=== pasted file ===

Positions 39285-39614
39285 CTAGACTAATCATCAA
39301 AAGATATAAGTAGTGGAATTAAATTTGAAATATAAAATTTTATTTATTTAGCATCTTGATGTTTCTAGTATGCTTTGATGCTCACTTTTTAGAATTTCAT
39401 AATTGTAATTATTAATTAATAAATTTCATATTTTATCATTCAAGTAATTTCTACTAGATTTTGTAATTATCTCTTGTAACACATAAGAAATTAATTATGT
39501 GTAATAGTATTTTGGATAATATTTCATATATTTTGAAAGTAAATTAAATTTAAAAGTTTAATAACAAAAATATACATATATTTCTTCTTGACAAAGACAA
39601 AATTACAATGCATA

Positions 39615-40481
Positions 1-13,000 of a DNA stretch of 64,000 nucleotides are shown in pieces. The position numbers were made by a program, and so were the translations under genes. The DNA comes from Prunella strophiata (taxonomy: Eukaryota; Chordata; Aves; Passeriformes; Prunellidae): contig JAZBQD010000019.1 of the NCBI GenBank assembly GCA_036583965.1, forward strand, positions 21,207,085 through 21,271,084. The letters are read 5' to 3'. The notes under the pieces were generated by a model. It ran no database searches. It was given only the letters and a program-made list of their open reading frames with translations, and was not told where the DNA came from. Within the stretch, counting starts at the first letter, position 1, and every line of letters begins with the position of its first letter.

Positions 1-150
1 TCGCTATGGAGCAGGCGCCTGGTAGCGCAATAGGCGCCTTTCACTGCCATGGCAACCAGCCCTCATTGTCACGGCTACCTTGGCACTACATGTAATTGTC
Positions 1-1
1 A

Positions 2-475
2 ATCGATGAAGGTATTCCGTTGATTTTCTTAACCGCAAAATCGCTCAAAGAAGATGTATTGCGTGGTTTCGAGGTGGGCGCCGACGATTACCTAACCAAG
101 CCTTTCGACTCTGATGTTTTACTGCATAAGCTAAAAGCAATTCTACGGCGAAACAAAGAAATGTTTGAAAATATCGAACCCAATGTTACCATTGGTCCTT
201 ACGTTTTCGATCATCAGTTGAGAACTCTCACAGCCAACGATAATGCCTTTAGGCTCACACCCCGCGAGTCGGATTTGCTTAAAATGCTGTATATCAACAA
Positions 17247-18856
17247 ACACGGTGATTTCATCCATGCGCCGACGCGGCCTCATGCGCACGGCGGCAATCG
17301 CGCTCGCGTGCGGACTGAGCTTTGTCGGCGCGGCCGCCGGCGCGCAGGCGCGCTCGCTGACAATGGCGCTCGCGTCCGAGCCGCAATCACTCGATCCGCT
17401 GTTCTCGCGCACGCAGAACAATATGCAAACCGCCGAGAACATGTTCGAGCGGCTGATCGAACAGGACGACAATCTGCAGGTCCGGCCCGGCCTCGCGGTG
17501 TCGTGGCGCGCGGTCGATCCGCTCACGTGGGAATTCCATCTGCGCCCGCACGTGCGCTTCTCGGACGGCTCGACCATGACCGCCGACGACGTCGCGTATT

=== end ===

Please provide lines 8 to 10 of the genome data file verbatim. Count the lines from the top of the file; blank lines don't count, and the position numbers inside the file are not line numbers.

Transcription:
Positions 1-13,000 of a DNA stretch of 64,000 nucleotides are shown in pieces. The position numbers were made by a program, and so were the translations under genes. The DNA comes from Prunella strophiata (taxonomy: Eukaryota; Chordata; Aves; Passeriformes; Prunellidae): contig JAZBQD010000019.1 of the NCBI GenBank assembly GCA_036583965.1, forward strand, positions 21,207,085 through 21,271,084. The letters are read 5' to 3'. The notes under the pieces were generated by a model. It ran no database searches. It was given only the letters and a program-made list of their open reading frames with translations, and was not told where the DNA came from. Within the stretch, counting starts at the first letter, position 1, and every line of letters begins with the position of its first letter.

Positions 1-150
1 TCGCTATGGAGCAGGCGCCTGGTAGCGCAATAGGCGCCTTTCACTGCCATGGCAACCAGCCCTCATTGTCACGGCTACCTTGGCACTACATGTAATTGTC